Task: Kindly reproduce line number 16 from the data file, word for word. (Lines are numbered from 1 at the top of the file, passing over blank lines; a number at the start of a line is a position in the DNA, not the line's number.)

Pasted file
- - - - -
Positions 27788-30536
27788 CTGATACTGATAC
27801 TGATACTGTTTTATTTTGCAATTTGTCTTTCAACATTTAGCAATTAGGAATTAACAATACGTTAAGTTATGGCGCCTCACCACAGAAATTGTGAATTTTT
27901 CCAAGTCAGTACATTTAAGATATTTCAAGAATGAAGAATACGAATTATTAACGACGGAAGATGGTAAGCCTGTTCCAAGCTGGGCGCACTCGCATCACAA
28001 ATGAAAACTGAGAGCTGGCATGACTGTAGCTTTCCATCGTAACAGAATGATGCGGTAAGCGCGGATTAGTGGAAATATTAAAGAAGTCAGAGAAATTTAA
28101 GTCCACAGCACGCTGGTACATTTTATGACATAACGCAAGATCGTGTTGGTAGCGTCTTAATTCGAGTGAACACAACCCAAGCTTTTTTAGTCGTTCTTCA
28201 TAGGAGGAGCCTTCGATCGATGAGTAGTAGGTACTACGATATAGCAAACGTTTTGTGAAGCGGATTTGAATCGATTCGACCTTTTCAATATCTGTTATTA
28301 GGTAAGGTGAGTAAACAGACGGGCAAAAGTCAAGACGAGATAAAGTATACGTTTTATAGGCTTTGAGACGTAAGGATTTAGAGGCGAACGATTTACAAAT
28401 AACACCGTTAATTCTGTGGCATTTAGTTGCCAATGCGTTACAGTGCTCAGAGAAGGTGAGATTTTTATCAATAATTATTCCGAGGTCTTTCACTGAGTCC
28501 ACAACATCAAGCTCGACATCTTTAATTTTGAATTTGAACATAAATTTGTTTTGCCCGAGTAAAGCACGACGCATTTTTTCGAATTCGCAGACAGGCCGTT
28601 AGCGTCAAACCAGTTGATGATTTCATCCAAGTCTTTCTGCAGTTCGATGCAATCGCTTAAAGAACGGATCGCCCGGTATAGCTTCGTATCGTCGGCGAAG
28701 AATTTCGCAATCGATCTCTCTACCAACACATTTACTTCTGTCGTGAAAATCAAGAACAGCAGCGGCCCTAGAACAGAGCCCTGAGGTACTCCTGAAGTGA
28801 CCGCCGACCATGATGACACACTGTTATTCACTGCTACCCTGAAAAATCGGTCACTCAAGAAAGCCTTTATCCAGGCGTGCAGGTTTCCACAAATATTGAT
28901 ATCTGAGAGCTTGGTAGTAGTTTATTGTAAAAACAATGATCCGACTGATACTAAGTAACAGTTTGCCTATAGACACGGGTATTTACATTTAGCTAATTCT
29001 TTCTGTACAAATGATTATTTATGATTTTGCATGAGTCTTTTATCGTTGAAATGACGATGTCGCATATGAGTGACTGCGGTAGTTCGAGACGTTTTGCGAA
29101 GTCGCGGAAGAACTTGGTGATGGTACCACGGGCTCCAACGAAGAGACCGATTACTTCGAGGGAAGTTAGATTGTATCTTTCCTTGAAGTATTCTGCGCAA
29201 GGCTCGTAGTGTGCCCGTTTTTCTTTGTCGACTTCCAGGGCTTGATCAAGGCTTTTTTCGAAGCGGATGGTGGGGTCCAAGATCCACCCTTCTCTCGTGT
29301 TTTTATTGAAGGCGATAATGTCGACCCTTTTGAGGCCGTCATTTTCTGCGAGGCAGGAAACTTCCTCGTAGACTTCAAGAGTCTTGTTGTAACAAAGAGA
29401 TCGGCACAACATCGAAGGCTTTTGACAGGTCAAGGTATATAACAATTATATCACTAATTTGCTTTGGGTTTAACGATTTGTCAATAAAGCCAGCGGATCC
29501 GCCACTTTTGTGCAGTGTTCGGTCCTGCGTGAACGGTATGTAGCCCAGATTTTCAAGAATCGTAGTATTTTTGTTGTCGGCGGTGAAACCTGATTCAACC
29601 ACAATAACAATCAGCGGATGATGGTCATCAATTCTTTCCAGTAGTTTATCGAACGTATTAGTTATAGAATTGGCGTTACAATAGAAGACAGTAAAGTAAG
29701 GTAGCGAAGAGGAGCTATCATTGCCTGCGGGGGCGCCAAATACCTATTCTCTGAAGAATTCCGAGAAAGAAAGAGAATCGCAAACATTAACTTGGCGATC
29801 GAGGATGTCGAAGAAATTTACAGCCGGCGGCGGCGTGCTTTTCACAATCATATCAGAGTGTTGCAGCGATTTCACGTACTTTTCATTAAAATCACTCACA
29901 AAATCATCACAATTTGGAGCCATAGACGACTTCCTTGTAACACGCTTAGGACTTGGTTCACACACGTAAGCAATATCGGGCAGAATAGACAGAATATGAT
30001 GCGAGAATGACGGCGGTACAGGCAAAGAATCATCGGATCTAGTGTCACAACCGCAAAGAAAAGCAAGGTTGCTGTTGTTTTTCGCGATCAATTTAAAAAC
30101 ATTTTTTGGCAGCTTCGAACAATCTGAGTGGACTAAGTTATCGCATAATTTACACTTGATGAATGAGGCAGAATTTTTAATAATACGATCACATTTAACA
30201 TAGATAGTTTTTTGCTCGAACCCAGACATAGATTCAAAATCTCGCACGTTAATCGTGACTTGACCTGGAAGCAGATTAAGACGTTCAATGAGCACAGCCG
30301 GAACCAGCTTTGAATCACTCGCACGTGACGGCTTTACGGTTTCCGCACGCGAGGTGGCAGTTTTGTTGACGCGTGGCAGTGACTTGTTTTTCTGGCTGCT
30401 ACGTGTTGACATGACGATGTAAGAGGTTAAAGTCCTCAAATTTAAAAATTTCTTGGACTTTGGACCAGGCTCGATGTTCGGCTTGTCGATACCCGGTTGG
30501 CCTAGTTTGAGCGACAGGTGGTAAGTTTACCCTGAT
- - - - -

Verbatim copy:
29101 GTCGCGGAAGAACTTGGTGATGGTACCACGGGCTCCAACGAAGAGACCGATTACTTCGAGGGAAGTTAGATTGTATCTTTCCTTGAAGTATTCTGCGCAA